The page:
and I verily believe that the noble women and men tnat help in this
hour of need will be liberally rewarded in some way in the future.
The plan, it seems to me, is to place these teachers in the rural dis-
tricts where schools are most needed. Surely the people will be glad
to furnish these volunteer teachers board, if the teachers are giving
them their time and services for nothing.

Please let me hear from you promptly what you can do, or may
have done, in this matter.

Yours truly, T. P. Toon,

Superintendent of Public Instruction.

Office of Supt. of Public Instruction,

Raleigh, June 21, 1901.
To County Boards of Education :

The new school law requires that on the 2d Monday of July your
board shall elect a County Superintendent of Schools. It would
seem needless for me to call your attention to the importance of this
election; but the success of the public schools rests largely upon
your action The Superintendent should be the leading factor in the
administration of the law. From him you will get most of the in-
formation about how the schools are being conducted in your county.
It, therefore, becomes of the highest importance that you secure for
this office the services of one of your best teachers. The work under
the new law will require the entire time of the Superintendent while
the schools are in session. We need in every county in the State a
teacher for Superintendent who has the confidence of the teachers in
his county — a man that is a leader in educational thought and work

58 Biennial Report of the

■ — a man that is competent to teach teachers how to teach, a man that
will inspire and arouse the people to the importance of education at
this time. The County Superintendent is required to conduct educa-
tional meetings in every township. He should he a good talker, full
of enthusiasm and well posted in the best methods of teaching. He
should be a man of such business judgment and courage as to see
that all the money that belongs to the School Fund shall go into the
treasury, and with your assistance know that it is being wisely and
economically spent for the children.

You will see that the powers and duties of the County Boards are
greatly enlarged. It is important that you require your Superin-
tendent to visit the schools, and encourage him in every way you
can. The work you have before you demands your best thought and
most patriotic devotion. There never has been a time when so much
was demanded of school officers as now. It is hoped that you will
not only be careful in selecting a suitable man for Superintendent,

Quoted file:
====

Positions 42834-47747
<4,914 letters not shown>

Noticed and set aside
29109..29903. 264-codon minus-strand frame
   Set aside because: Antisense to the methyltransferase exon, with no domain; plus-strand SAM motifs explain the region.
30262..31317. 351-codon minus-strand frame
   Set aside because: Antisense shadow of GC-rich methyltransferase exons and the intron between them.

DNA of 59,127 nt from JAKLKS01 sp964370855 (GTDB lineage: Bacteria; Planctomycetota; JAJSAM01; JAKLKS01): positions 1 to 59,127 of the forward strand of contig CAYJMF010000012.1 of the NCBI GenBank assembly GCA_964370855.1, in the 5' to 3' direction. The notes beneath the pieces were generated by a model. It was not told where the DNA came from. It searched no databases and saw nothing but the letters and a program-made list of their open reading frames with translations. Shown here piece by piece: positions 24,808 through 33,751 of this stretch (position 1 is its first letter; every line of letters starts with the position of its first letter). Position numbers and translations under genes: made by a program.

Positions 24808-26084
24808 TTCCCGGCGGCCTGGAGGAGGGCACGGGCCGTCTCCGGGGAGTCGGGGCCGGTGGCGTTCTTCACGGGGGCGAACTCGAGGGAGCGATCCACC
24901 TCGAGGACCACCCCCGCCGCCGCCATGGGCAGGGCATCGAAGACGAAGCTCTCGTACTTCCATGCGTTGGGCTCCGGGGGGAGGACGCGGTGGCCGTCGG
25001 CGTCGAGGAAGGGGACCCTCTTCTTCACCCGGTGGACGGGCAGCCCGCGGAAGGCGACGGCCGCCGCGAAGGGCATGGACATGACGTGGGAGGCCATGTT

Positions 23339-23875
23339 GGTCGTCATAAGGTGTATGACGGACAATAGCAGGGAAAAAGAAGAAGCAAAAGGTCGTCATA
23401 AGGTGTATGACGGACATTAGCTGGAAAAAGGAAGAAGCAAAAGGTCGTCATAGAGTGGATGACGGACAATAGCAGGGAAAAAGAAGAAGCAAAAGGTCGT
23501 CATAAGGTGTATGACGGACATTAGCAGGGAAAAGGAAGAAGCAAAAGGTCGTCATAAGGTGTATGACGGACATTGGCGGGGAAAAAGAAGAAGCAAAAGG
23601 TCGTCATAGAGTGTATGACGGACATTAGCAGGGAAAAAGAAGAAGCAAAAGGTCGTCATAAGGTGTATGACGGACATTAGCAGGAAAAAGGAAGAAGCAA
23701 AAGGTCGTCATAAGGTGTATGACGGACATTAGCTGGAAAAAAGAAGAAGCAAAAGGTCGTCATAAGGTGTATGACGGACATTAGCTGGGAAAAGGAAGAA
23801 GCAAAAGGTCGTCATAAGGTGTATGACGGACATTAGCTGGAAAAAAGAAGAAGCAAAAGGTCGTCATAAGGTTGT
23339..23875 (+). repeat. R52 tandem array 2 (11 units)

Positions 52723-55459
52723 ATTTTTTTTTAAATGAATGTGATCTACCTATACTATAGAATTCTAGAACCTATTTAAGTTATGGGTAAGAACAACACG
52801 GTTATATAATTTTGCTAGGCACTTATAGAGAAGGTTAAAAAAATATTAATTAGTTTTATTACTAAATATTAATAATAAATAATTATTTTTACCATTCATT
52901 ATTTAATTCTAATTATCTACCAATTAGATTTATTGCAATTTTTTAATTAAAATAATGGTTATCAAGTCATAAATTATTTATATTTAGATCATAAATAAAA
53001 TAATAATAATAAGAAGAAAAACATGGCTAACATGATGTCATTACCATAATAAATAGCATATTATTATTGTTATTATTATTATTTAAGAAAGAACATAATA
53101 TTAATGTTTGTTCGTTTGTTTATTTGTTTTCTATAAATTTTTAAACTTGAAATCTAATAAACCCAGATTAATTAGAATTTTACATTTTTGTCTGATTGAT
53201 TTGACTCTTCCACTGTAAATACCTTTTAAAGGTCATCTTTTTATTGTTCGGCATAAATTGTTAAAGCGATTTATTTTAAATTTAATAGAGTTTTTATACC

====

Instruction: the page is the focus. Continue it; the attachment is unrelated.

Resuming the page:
but that you will also appoint the best men you can find in your
county for committeemen.

Earnestly beseeching your co-operation in every effort to encourage
and stimulate our people in the great cause of popular education,
I am your obedient servant, T. F. Toon,

Superintendent of Public Instruction.

Office of Supt. of Public Instruction,


To County Superintendent :

Dear Sir: — I send you a suggested programme for the celebration
of North Carolina Day, October 14th. This is not to displace your
own arrangement or exercises planned, but merely for use if desired.

You will endeavor to interest as many of your schools as possible
and assist by a prompt distribution of this, or by means of your own

Where it is impracticable to celebrate North Carolina Day on the
14th, the day prescribed by law, it is suggested Dy the State Literary
and Historical Association that the celebration be held on Friday
after Thanksgiving Day, as there is nothing in the law which forbids
postponement for convenience. The local authorities in each case
may concult their own pleasure in the matter.

Very truly yours, T. F. Toox. .

Superintendent Public Instruction.

Superintendent of Public Instruction. 50

Office of Supt. of Public Instruction.

Raleigh, September 12, 1901.
To County Boards of Education :

Among the enlarged powers of the County Boards of Education is
the authority of building and repairing public school-houses. Clearly
the intention of the law is that whenever the repairs or the building
Of new houses costs over $25.00, the County Boards should direct the
same and pay out of the general county school fund. Section 13 of
the School Law.

Whenever the repairs or other necessary expenses cost $25.00 and
less, the District Committee has charge and pays out of the district
fund. Section 21.

It is better for the County Boards to direct the building of houses
and pay out of the general fund, for the reason it will not stop the
district school two or three years, as in the past, when a school-house
had to be built. Then, in most instance?, the County Boards will
have better houses erected than was possible when only the district
fund could be used for building.


The Supreme Court has decided that, according to the Constitution.
all fines and penalties imposed by any Court, whether Superior, Mag-
istrate or Mayor, belong to the public school fund. These fines, for